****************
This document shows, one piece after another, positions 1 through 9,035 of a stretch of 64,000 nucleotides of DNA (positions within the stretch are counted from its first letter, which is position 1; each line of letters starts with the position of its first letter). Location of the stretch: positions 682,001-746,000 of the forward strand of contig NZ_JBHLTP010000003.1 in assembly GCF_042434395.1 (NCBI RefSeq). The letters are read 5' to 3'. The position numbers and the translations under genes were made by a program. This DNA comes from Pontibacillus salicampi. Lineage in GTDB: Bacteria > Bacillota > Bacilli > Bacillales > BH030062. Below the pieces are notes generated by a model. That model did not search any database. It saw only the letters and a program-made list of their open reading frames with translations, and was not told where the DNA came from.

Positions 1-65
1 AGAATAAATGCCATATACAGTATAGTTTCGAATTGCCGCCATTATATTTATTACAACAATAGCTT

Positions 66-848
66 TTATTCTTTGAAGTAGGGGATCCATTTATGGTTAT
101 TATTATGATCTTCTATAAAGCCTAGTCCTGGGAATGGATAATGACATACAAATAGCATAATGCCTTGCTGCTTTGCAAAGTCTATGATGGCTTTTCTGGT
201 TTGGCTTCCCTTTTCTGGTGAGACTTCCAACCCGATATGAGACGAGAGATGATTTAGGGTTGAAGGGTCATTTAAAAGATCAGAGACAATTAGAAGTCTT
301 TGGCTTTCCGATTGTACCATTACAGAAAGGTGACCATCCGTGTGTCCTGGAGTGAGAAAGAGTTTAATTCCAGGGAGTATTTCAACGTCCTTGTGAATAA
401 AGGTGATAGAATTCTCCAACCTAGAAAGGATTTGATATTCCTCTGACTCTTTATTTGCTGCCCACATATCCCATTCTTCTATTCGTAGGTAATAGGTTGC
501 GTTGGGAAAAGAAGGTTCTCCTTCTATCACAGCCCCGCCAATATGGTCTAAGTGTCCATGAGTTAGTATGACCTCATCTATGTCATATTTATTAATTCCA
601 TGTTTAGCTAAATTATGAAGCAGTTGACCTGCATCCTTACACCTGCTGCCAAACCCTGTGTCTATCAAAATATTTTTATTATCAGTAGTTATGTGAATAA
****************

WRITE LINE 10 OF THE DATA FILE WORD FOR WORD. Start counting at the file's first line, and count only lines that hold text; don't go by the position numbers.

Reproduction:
501 GTTGGGAAAAGAAGGTTCTCCTTCTATCACAGCCCCGCCAATATGGTCTAAGTGTCCATGAGTTAGTATGACCTCATCTATGTCATATTTATTAATTCCA